On March 31st, the Library held ?The ICE ROAD?, another ?Itchy Feet? session. The presenter was local resident Jim Way, who works for Rio Tinto Diavik Diamond Mine. Hank Boere introduced the speaker and offered words of thanks and appreciation regarding some items donated to the library over the past few years by Diavik.
Way introduced the presentation by stating that this session was not to be confused with the reality show ?Ice Truckers? that was created for television. Jim Way has built and maintained winter roads before joining Diavik. This two-hour presentation gave information on how the ice road is built and maintained, and crucial information for driving safely on it. The road is a joint venture of BHP and Diavik Mines known as JV Group (joint venture) and is 568 km long. 85% of the road is over ice. Nuna Logistics and RTL Trucking out of Yellowknife are the contractors and maintain the road. The ice road opens in February and when the ice is 30 inches thick the convoys begin. All the mines in this region depend on the ice road for supplies. There are rest areas and places for emergency stops at intervals along the ice road.
The information was detailed and kept those in attendance interested. There are strict regulations regarding the ice road as set out by the JV Group. For example, if the driver comes across a herd of Caribou on the road, truckers must wait until the wildlife moves on. All wildlife has priority and drivers are not allowed to prompt them.
Any spills from trucks, no matter how small, have to be cleaned up completely. Even at 30 inches thick, the ice bends under the weight of the trucks. Trucks carry partial loads when the ice road first opens up to traffic. Ongoing checks of the ice are done using a radar type device towed behind a vehicle, a method called ice profiling and sometimes the tried and true method of an ice auger is used. Way?s presentation included ice performance factors such as vehicle weight, critical/excessive speeds, and their impact in creating dangerous situations. The rules of the road are strictly upheld for the safety of all. Last year, there were 10,000 vehicles crossing the ice road without any ?through the ice? incidents. In the event this does happen, vehicles have to be retrieved from the lake with the help of ice divers as the environment takes precedence. In the case of emergency helicopters can be used for medical evacuations but only during daylight hours.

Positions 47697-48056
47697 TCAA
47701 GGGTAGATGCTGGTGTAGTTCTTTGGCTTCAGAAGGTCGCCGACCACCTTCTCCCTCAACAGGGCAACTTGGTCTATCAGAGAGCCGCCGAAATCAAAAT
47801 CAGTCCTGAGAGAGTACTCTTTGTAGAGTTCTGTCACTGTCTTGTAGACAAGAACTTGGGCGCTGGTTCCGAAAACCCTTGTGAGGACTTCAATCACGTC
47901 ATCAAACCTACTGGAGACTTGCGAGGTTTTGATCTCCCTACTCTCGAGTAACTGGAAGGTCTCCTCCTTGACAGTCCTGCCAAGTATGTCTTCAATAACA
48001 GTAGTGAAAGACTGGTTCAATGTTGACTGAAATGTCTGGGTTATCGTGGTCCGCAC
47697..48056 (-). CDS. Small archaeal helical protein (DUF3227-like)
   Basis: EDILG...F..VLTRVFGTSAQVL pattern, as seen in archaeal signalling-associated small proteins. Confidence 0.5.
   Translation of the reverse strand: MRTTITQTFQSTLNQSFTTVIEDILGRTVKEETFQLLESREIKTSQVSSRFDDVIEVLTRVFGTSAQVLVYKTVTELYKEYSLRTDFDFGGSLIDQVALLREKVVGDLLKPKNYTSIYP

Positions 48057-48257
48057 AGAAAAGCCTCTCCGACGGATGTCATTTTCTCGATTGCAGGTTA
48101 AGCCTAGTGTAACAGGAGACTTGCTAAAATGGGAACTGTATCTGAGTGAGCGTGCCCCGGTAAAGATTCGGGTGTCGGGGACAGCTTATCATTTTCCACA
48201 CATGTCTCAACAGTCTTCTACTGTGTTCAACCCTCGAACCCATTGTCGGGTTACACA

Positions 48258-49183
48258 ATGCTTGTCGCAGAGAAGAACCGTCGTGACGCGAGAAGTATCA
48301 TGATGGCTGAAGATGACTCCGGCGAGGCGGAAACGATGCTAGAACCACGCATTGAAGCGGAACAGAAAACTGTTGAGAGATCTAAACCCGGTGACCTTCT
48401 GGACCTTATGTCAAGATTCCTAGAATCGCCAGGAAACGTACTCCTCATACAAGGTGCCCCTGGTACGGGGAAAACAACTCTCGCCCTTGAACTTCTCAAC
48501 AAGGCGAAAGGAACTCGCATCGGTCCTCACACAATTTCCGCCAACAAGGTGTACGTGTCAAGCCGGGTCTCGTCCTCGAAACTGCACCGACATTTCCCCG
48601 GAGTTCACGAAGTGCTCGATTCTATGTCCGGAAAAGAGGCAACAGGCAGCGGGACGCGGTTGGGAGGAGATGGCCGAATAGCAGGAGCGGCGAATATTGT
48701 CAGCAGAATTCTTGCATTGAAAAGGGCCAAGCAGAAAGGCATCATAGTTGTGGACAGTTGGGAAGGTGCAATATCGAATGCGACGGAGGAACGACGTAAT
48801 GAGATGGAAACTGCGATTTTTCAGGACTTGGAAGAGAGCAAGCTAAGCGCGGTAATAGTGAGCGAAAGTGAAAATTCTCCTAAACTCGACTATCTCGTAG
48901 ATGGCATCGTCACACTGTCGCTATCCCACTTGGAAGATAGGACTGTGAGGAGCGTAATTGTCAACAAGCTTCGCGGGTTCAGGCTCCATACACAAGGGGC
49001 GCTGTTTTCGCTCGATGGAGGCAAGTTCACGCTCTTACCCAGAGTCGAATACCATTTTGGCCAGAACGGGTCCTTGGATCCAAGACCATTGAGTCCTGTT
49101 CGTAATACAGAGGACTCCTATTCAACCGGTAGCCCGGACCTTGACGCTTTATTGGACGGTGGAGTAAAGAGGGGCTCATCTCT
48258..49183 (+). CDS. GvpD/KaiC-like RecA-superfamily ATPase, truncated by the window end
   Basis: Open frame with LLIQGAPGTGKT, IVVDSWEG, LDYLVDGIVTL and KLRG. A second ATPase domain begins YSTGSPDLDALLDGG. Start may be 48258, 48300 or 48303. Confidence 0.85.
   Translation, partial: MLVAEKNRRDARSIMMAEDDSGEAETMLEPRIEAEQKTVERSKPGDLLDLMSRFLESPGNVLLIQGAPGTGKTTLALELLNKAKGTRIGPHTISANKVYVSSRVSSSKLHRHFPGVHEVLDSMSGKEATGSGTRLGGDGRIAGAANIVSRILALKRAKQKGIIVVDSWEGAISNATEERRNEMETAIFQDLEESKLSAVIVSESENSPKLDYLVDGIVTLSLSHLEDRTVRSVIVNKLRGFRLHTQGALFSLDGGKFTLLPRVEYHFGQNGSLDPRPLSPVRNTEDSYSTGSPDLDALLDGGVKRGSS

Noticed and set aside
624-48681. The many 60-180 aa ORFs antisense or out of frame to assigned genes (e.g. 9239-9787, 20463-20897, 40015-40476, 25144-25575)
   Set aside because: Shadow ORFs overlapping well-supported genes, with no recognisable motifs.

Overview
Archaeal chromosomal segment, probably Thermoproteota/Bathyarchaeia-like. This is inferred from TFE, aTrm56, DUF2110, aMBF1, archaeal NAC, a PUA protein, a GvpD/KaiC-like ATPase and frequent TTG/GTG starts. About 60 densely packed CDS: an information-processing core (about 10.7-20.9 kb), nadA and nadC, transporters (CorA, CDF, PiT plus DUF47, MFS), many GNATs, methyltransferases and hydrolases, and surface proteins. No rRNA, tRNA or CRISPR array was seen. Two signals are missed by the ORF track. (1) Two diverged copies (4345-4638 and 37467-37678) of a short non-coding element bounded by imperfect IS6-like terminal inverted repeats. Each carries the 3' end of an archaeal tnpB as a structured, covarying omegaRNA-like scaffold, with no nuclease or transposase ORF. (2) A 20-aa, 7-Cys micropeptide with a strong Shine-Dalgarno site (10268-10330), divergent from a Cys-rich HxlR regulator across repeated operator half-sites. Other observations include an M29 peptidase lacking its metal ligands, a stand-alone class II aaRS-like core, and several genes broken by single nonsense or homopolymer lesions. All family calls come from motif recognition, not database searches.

The presentation closed with a DVD presentation on the building of the Diavik Diamond Mine.
Finding the diamonds, building the mine, and shipping in all materials and fuel over the ice road were covered in the presentation. The building of the dikes to drain the lake giving access to the ore containing the diamonds was most interesting as it was an environmental challenge and a first time accomplishment for the north.
Hard to imagine that a tugboat and dredging equipment were even brought in on the ice road. A look at the wildlife in the area, the climate, environment, and the people of the NWT were all part of the lengthy planning sessions that went into building the mine.
Rio Tinto Diavik Diamond Mine is a state of the art facility for diamond mining. The company has created one of the best ?away from home? camp facilities for its employees.
Then one has to also take into account that this road is used by all the other mines to build and replenish supplies in that region. Without this ICE ROAD none of these projects would exist today.
The presentation was well received and one hopes that Jim Way can make another presentation of this fascinating subject.